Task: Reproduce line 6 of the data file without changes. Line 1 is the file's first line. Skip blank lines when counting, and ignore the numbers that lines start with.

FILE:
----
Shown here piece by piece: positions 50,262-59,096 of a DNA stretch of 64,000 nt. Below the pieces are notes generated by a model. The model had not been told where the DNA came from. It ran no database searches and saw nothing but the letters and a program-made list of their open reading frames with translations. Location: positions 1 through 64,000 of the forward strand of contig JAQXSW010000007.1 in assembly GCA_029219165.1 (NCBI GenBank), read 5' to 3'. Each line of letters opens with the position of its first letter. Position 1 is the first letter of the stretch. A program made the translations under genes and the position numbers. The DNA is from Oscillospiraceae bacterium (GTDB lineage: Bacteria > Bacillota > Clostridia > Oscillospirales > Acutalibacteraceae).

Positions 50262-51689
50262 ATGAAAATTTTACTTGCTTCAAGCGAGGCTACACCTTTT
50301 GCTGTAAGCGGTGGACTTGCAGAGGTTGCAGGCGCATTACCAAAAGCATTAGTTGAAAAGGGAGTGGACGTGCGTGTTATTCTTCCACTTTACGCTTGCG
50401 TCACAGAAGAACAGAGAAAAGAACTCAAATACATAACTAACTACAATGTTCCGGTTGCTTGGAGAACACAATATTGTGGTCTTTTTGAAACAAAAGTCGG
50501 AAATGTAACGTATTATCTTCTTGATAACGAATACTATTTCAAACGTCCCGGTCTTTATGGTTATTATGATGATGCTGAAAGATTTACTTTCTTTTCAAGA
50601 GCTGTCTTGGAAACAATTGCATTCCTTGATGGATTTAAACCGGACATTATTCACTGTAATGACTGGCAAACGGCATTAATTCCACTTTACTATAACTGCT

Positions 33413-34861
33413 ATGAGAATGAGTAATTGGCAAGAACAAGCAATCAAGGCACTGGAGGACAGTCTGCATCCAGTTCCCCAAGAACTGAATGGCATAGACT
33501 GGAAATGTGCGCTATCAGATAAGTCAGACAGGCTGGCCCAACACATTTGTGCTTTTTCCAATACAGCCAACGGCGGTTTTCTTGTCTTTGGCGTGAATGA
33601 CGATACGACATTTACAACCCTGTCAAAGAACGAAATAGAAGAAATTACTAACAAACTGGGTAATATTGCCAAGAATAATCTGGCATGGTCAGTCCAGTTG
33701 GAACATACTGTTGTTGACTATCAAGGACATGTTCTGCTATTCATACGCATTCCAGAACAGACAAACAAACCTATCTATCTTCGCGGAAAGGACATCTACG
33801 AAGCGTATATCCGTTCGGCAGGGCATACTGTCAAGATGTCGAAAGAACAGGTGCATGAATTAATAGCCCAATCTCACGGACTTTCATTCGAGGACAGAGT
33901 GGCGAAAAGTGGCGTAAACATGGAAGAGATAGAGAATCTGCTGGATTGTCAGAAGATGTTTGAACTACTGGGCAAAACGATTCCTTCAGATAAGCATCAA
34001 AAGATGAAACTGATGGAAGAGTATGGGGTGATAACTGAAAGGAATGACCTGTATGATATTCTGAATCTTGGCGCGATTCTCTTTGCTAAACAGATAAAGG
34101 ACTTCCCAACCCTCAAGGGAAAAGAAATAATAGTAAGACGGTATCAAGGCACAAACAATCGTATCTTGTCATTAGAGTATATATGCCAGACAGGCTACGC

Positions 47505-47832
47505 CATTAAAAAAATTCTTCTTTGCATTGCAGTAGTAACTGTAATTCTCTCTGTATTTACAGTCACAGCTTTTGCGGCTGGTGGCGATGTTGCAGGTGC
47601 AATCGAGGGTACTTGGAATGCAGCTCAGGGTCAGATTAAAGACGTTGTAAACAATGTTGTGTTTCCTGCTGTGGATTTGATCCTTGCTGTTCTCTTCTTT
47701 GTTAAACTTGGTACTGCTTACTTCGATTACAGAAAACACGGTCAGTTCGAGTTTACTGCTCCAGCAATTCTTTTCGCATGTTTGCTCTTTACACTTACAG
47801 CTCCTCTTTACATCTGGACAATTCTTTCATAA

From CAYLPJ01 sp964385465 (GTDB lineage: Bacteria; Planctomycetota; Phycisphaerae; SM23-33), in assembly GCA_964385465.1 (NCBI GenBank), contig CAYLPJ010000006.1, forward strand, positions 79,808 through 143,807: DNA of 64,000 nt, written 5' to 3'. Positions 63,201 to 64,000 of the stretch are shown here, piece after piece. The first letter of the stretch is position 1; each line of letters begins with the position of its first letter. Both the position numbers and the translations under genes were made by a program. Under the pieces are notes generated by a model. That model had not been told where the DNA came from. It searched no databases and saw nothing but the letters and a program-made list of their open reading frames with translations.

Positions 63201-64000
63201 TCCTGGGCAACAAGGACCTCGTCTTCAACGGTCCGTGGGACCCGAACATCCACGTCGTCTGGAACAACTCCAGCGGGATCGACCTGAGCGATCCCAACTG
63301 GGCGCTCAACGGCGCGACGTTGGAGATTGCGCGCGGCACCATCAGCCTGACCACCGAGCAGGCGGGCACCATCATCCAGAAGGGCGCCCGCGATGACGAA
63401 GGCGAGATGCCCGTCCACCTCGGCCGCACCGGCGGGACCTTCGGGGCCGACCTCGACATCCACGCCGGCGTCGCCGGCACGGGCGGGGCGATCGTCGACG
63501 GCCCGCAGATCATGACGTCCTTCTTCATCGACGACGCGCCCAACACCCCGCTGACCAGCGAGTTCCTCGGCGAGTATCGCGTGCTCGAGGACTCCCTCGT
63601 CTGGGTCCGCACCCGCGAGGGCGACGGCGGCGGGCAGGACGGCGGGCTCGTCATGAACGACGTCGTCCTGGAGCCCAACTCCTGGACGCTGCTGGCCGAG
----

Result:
50501 AAATGTAACGTATTATCTTCTTGATAACGAATACTATTTCAAACGTCCCGGTCTTTATGGTTATTATGATGATGCTGAAAGATTTACTTTCTTTTCAAGA